Egypt coach Hany Ramzy says the tumultuous political situation at home is having a negative effect on his team's form at the Olympic Games.
The Egyptians were beaten 3-2 by Brazil in their Group C opener on Thursday.
"Everyone is aware of what has been happening in Egypt and the terrible effect it is having on our football," said the former international.
"We had no league for nine months and this has meant that my players have not been in very good competitive shape."
"But we have to move forward now, as I have a lot of confidence in the young players that I have brought to this tournament."
"They have physical presence and good technique and I think they can form the bedrock of the team that qualifies for the 2014 World Cup in Brazil, which is the main target for Egyptian football right now."
There were legitimate fears for Egypt's Group C campaign at half-time of their Cardiff clash against the Brazilians, with the North Africans trailing 3-0 but they rallied in the second half with goals from captain Mohamed Aboutrika and Mohamed Salah.
Finishing the game with an impressively-high tempo, as they came agonisingly close to snatching a point, the young Pharaohs were let down by costly first-half defensive errors, especially by Ahmed Hegazi and Eslam Ramadan, which handed Brazil a three-goal lead within 30 minutes.
"There is no doubt that we could have got a point, or even won the game, if we had shown more defensive concentration in the first half," said Ramzy, who distinguished himself as a top-class defender with Werder Bremen and Kaiserslautern in Germany.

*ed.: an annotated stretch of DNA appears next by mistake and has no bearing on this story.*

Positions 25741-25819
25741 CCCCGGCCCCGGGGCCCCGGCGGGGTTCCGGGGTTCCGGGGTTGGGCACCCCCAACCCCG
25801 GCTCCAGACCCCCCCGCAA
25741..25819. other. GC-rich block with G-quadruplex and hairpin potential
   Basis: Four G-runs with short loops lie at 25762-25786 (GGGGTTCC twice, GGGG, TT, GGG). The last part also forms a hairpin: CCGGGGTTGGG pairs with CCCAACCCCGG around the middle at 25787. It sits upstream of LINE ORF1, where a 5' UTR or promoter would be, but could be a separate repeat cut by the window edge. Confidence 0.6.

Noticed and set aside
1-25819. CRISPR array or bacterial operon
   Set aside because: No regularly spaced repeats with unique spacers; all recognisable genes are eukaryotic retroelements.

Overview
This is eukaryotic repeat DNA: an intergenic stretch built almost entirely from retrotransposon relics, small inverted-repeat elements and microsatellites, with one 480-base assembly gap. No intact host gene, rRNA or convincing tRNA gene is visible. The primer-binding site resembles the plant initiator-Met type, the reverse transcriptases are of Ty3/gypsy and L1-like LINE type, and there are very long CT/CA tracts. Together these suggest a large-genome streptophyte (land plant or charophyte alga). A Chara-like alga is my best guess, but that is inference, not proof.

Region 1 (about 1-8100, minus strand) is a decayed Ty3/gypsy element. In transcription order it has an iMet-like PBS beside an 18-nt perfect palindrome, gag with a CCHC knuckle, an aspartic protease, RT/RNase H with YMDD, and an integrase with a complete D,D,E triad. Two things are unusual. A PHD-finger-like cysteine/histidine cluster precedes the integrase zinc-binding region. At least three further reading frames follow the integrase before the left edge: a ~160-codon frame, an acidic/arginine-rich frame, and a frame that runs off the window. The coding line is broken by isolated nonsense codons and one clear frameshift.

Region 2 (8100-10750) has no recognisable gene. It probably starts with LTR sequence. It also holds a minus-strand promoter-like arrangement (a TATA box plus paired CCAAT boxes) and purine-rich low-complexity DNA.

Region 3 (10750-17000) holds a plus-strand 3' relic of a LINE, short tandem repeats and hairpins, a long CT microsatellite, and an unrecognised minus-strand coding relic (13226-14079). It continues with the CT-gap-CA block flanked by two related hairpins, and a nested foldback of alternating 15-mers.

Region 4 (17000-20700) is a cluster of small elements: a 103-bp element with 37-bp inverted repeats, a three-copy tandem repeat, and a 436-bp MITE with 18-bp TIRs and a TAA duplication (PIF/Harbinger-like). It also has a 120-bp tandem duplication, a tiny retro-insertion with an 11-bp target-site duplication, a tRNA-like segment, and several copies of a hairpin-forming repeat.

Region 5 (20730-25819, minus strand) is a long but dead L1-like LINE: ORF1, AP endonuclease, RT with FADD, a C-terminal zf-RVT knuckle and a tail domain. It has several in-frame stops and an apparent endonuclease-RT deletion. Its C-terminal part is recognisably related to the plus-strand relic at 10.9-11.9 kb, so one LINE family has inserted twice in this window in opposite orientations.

"When you play a top-class Brazilian side, with players of the quality of Neymar, you cannot afford to make the type of basic defensive mistakes we committed.
"We got punished and found it hard to recover from that. But I am proud of my team and their performance, which I know they can improve upon," said a man who won the Africa Cup of Nations in 1998.
Egypt, whose game against Brazil was their first at an Olympic tournament since 1992, take on New Zealand in their next group match on Sunday, which is being played at Manchester United's Old Trafford ground.
Their Group C campaign concludes against Belarus in Glasgow on 1 August, as the Egyptians look to improve upon their fourth-place finishes in both 1928 and 1968.
Football in Egypt has been rocked since the toppling of former President Hosni Mubarak in early 2011, when the league was suspended before another ban on playing the sport followed a stadium disaster in February.
Over 70 fans, most of whom supported Al Ahly, died after attending a game at the home of rivals al-Masry in Port Said.